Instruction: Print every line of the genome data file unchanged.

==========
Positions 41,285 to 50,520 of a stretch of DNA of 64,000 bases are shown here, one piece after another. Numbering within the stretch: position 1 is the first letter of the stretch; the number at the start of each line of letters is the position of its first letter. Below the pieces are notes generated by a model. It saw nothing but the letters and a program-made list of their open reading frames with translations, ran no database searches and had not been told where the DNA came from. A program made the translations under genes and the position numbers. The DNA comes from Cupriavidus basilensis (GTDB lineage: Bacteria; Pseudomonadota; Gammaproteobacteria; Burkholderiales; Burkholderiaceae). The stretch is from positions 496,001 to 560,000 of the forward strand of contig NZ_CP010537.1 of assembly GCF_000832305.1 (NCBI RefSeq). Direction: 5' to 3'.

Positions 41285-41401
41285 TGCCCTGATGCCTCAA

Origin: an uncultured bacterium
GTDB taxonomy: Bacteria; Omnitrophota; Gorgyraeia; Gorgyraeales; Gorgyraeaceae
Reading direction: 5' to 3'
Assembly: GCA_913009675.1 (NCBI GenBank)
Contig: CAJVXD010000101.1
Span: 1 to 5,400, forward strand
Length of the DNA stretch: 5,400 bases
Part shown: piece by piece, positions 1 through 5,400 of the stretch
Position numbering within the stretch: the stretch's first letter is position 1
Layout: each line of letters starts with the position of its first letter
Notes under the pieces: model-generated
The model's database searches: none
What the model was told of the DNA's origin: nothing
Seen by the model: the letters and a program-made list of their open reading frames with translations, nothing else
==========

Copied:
Positions 41,285 to 50,520 of a stretch of DNA of 64,000 bases are shown here, one piece after another. Numbering within the stretch: position 1 is the first letter of the stretch; the number at the start of each line of letters is the position of its first letter. Below the pieces are notes generated by a model. It saw nothing but the letters and a program-made list of their open reading frames with translations, ran no database searches and had not been told where the DNA came from. A program made the translations under genes and the position numbers. The DNA comes from Cupriavidus basilensis (GTDB lineage: Bacteria; Pseudomonadota; Gammaproteobacteria; Burkholderiales; Burkholderiaceae). The stretch is from positions 496,001 to 560,000 of the forward strand of contig NZ_CP010537.1 of assembly GCF_000832305.1 (NCBI RefSeq). Direction: 5' to 3'.

Positions 41285-41401
41285 TGCCCTGATGCCTCAA

Origin: an uncultured bacterium
GTDB taxonomy: Bacteria; Omnitrophota; Gorgyraeia; Gorgyraeales; Gorgyraeaceae
Reading direction: 5' to 3'
Assembly: GCA_913009675.1 (NCBI GenBank)
Contig: CAJVXD010000101.1
Span: 1 to 5,400, forward strand
Length of the DNA stretch: 5,400 bases
Part shown: piece by piece, positions 1 through 5,400 of the stretch
Position numbering within the stretch: the stretch's first letter is position 1
Layout: each line of letters starts with the position of its first letter
Notes under the pieces: model-generated
The model's database searches: none
What the model was told of the DNA's origin: nothing
Seen by the model: the letters and a program-made list of their open reading frames with translations, nothing else